Researchers from the Mayo Clinic and elsewhere have mapped how the measles virus mutated and spread in the brain of an individual who died from a rare brain disease called subacute sclerosing panencephalitis (SSPE). Details of the findings were published this week in PLOS Pathogens in an article titled “Brain tropism acquisition: the spatial dynamics and evolution of a measles virus collective infectious unit that drove lethal subacute sclerosing panencephalitis.”
Measles cases have dwindled thanks to effective vaccinations against the disease. However infection rates have begun climbing due to factors like vaccine hesitancy and missed vaccinations. The Centers for Disease Control and Prevention (CDC) estimates that millions of children missed their measles vaccinations during the COVID-19 pandemic, resulting in about an 18% increase in infections.
In roughly one out of every 10,000 measles cases, the patients go on to develop SSPE. It can take five to ten years from initial infection for the measles virus to mutate and spread throughout the brain. When it does so, patients experience symptoms such as memory loss, seizures, and immobility. With the numbers of unvaccinated people rising and the uptick in measles infections, it is possible that cases of SSPE may begin to rise as well.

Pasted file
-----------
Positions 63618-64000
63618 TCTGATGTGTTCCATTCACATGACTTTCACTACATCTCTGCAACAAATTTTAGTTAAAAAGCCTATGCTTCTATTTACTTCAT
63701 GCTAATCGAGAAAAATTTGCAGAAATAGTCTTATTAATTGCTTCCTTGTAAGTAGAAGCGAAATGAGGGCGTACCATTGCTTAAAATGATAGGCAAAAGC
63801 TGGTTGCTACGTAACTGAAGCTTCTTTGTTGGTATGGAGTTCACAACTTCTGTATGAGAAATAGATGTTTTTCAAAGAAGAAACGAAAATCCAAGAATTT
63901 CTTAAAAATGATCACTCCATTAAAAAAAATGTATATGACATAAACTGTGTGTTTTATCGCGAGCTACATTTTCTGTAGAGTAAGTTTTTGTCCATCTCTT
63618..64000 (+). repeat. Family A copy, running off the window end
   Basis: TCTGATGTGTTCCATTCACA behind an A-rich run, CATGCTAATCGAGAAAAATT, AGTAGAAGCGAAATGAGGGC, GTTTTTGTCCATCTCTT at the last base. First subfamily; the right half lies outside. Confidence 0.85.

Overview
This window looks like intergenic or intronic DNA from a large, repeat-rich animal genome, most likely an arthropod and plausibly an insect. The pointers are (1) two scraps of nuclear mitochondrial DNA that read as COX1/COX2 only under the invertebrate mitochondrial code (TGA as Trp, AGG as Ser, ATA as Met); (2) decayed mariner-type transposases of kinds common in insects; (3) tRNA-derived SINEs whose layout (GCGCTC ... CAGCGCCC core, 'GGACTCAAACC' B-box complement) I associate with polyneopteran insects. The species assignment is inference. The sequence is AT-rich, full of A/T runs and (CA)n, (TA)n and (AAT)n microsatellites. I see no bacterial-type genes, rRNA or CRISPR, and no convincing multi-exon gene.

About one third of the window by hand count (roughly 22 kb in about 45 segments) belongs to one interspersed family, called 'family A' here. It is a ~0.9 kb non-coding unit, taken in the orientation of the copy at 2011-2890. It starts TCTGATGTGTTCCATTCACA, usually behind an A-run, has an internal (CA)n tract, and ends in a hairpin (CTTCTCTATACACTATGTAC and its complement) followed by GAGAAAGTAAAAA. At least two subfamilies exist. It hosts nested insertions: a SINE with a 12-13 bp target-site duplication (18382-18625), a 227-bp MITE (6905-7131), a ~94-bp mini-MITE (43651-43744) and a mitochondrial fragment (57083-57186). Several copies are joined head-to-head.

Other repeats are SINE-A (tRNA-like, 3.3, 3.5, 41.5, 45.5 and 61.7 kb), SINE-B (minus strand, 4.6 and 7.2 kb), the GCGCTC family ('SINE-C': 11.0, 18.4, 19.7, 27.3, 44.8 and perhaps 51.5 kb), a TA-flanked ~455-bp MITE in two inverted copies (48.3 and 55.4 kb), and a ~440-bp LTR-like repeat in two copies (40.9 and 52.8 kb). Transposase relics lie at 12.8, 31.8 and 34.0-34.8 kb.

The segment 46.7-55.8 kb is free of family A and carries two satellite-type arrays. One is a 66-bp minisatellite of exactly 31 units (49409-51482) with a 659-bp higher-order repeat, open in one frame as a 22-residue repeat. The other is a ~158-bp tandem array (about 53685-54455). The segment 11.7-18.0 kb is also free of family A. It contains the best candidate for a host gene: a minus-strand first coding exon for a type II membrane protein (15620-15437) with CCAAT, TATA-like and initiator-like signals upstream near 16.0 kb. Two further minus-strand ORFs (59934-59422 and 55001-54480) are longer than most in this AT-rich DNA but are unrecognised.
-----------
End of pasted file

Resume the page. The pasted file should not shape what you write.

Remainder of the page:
Working alongside their collaborators at the CDC and elsewhere, the Mayo scientists studied the autopsied brain of a 24-year old male who was infected with measles as a child and then developed SSPE as an adult. They collected and deeply sequenced viral RNA from 15 specimens from different regions of the patient’s brain to figure out how the measles virus mutated and spread.
Their analysis showed that the virus replicated in the brain, creating multiple genomes that were slightly different from each other. Each individual genome replicated resulting in a population of varied viral genomes in the brain. Within that population, the researchers identified two specific genomes accumulated mutations that had the right blend of characteristics needed to promote the spread of the virus from the frontal cortex where the migration began on to the rest of the brain. In fact, “most infected cells carried both genome types, suggesting the possibility of genetic complementation,” they wrote.
While this study focused on measles, the scientists envision broader implications for their work. “Our study provides compelling data that shows how viral RNA mutated and spread throughout a human organ—the brain, in this case,” said Roberto Cattaneo, PhD, a Mayo Clinic virologist and co-lead author on the study. “Our discoveries will help [with] studying and understanding how other viruses persist and adapt to the human brain, causing disease.” Their findings could also “facilitate the generation of effective antiviral drugs,” he added.
For their next steps, the scientists plan to study exactly how specific genomic mutations identified enable the virus to spread in the brain. They’ll use cultivated brain cells as well as brain organoids for these studies.